The largest Covid-19 waves in New Zealand, driven by the Omicron variant and its sub-lineages, occurred in 2022.27 By the end of 2023, the country had reported a total of 3,645 Covid-19 deaths13 and was experiencing the fifth Covid-19 wave driven in part by the JN.1 variant (recently classified as a "variant of interest" by the World Health Organization).13, 28 Māori and Pacific populations faced (and still do so) a disproportionate burden of hospitalisations and deaths, coupled with lower vaccination rates in these groups.12, 13, 29

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Public Health Expert Briefing (ISSN 2816-1203)


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  10. Baker MG, et al., The next phase in Aotearoa New Zealand’s COVID-19 response: a tight suppression strategy may be the best option. N Z Med J, 2021. 134(1546): p. 8-16.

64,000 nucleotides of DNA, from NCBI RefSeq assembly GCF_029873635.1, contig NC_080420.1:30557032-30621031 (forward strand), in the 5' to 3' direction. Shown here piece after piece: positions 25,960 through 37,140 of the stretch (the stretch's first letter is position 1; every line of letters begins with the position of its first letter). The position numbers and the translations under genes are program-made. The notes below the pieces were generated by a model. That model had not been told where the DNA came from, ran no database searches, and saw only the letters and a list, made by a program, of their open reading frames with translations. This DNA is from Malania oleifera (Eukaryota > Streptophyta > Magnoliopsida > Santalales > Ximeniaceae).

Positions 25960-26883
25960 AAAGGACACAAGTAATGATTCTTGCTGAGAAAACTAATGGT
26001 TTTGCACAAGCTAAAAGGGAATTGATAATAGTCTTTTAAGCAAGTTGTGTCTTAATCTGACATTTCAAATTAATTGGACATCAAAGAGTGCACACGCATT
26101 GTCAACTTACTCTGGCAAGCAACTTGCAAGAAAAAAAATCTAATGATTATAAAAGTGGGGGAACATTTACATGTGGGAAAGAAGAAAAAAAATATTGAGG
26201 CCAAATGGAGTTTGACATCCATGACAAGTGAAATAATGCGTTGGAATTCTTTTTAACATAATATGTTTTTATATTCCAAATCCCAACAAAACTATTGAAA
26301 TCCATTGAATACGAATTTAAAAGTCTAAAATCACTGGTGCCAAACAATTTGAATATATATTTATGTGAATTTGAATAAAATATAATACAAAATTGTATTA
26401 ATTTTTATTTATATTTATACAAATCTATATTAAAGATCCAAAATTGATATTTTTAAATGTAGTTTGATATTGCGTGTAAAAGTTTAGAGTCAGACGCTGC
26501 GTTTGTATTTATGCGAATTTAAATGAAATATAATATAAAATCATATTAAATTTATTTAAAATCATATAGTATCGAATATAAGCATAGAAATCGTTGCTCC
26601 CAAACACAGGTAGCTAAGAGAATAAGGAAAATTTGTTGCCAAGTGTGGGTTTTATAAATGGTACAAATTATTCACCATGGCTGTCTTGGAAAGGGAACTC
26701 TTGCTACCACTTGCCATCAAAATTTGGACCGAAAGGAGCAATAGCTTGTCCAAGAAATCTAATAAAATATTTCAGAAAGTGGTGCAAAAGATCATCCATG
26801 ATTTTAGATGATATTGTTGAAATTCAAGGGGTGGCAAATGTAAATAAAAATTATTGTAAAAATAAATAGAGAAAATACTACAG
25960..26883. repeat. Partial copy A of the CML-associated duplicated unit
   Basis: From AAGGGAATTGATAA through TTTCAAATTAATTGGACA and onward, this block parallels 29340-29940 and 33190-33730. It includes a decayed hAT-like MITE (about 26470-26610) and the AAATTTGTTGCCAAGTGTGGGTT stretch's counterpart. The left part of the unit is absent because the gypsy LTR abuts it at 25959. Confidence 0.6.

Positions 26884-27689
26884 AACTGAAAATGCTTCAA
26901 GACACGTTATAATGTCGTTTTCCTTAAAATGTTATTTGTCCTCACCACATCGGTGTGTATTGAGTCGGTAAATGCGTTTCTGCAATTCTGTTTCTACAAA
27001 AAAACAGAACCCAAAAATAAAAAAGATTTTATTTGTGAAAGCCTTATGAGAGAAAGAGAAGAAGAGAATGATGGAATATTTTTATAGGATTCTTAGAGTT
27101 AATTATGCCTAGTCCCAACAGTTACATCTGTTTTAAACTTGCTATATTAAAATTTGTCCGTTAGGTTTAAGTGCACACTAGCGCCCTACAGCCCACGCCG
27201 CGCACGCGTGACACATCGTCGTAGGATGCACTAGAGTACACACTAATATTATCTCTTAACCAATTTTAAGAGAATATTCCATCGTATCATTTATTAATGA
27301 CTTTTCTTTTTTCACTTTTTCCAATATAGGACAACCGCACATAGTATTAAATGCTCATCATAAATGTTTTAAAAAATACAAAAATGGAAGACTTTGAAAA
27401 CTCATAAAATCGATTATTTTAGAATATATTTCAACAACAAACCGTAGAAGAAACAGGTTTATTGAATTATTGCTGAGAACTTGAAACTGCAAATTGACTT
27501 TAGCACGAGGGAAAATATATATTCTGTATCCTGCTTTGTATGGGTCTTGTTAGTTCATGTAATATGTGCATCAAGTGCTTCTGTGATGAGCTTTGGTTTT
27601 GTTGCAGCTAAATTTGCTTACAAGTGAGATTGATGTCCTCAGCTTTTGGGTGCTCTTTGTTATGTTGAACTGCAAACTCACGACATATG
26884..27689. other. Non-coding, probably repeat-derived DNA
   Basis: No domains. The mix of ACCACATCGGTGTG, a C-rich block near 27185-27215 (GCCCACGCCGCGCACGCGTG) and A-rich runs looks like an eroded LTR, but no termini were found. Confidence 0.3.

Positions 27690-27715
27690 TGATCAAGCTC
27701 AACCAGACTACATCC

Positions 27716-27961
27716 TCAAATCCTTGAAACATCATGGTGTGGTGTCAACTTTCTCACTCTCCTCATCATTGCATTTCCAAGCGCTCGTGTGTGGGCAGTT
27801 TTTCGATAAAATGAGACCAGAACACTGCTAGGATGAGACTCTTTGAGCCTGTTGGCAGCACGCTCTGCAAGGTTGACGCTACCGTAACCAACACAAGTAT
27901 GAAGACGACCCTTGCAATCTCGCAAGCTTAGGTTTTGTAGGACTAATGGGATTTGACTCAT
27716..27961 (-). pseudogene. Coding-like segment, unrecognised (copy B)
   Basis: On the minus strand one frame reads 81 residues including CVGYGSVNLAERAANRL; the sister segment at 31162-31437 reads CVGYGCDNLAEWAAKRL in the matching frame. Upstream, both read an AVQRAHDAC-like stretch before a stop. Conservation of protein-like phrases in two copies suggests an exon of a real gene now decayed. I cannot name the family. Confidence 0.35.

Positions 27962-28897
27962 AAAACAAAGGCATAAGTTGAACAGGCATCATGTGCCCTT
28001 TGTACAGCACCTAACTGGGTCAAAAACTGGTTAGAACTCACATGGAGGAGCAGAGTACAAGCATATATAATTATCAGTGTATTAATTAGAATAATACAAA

11. Baker, M.G., N. Wilson, and T. Blakely, Elimination could be the optimal response strategy for covid-19 and other emerging pandemic diseases. BMJ, 2020. 371: p. m4907.
  12. Steyn, N., et al., Māori and Pacific people in New Zealand have a higher risk of hospitalisation for COVID-19. N Z Med J, 2021. 134(1538): p. 28-43.
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About the Briefing

Public health expert commentary and analysis on the challenges facing Aotearoa New Zealand and evidence-based solutions.